According to Tchabo, "ovarian cancer can progress from an early stage to an advanced stage in certain patients in less than a year."

Moreover, she notes that malignant epithelial carcinoma, one of the most prevalent forms of ovarian cancer, can spread in a matter of weeks to months.

How is staging used to describe the spread of ovarian cancer?

A staging system is used by medical experts to indicate the extent of malignant tumours and their size in the body.

Four phases of ovarian cancer are commonly acknowledged:
  • Stage 1: Initially, one or both ovaries or the fallopian tubes are affected by the cancerous spread.
  • Stage 2: Second, additional pelvic organs like the uterus, bladder, and rectum are affected by the cancer's metastasis.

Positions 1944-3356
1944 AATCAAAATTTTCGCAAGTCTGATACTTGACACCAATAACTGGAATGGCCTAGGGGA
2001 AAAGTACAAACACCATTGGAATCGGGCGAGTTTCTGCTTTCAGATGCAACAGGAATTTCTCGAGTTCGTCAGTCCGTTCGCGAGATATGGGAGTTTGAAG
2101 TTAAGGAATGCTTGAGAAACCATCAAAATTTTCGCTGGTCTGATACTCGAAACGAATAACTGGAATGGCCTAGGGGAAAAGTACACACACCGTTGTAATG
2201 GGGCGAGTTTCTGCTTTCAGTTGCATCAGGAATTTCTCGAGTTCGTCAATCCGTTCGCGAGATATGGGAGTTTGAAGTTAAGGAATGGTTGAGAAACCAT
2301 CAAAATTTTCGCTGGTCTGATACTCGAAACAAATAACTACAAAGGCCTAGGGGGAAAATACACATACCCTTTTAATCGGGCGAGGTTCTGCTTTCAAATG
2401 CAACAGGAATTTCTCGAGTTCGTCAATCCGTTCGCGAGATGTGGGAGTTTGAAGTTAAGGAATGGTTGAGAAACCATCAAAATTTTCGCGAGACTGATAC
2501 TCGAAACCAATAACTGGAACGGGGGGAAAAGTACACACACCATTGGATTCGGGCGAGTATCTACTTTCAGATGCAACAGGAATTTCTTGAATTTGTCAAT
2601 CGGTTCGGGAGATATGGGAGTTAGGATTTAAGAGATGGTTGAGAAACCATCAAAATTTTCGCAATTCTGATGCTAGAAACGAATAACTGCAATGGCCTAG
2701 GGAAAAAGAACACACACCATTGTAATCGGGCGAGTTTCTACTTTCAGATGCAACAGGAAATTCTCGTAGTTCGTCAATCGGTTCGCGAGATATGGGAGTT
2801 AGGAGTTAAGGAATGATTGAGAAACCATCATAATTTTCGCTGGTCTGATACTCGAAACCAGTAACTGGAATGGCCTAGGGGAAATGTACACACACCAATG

• Stage 3: Third, the omentum, abdominal lining, or lymph nodes are affected by the cancer's spread.
  • Stage 4: The cancer finally spreads to distant organs like the liver or lungs in the fourth stage.
Substages may be created by experts from these classifications.

What symptoms are possible with advancing ovarian cancer?

Ovarian cancer presents several difficulties, including ambiguous indications and symptoms, according to Sanaz Memarzadeh, MD, a gynecologic oncologist with UCLA Health in Los Angeles.

According to her, some patients have no trouble attributing specific symptoms to other illnesses, such as menstruation or menopause.

According to a 2020 study, many patients diagnosed with ovarian cancer describe experiencing symptoms that, while initially puzzling, become understandable after receiving the diagnosis.

This implies that people may frequently be oblivious to the signs that they should be on the lookout for or report to a medical professional.

According to Memarzadeh, ovarian cancer is frequently associated with the following symptoms:
  • abdominal pain or pelvic pain
  • bloating or distention (swelling of the abdomen)